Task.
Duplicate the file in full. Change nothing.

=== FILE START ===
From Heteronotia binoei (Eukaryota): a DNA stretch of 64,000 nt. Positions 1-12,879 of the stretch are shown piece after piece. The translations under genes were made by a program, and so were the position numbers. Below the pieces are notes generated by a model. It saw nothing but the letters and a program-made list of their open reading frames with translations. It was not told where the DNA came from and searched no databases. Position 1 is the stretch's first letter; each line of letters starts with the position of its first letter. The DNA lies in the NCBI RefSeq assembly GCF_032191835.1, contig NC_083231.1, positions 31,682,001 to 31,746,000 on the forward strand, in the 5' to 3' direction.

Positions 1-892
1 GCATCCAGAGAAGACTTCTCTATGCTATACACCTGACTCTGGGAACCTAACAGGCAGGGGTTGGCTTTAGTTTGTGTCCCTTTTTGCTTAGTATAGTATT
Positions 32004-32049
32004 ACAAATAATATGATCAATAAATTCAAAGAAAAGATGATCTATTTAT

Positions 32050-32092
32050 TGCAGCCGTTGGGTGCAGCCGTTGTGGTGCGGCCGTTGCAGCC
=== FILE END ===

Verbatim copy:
From Heteronotia binoei (Eukaryota): a DNA stretch of 64,000 nt. Positions 1-12,879 of the stretch are shown piece after piece. The translations under genes were made by a program, and so were the position numbers. Below the pieces are notes generated by a model. It saw nothing but the letters and a program-made list of their open reading frames with translations. It was not told where the DNA came from and searched no databases. Position 1 is the stretch's first letter; each line of letters starts with the position of its first letter. The DNA lies in the NCBI RefSeq assembly GCF_032191835.1, contig NC_083231.1, positions 31,682,001 to 31,746,000 on the forward strand, in the 5' to 3' direction.

Positions 1-892
1 GCATCCAGAGAAGACTTCTCTATGCTATACACCTGACTCTGGGAACCTAACAGGCAGGGGTTGGCTTTAGTTTGTGTCCCTTTTTGCTTAGTATAGTATT
Positions 32004-32049
32004 ACAAATAATATGATCAATAAATTCAAAGAAAAGATGATCTATTTAT

Positions 32050-32092
32050 TGCAGCCGTTGGGTGCAGCCGTTGTGGTGCGGCCGTTGCAGCC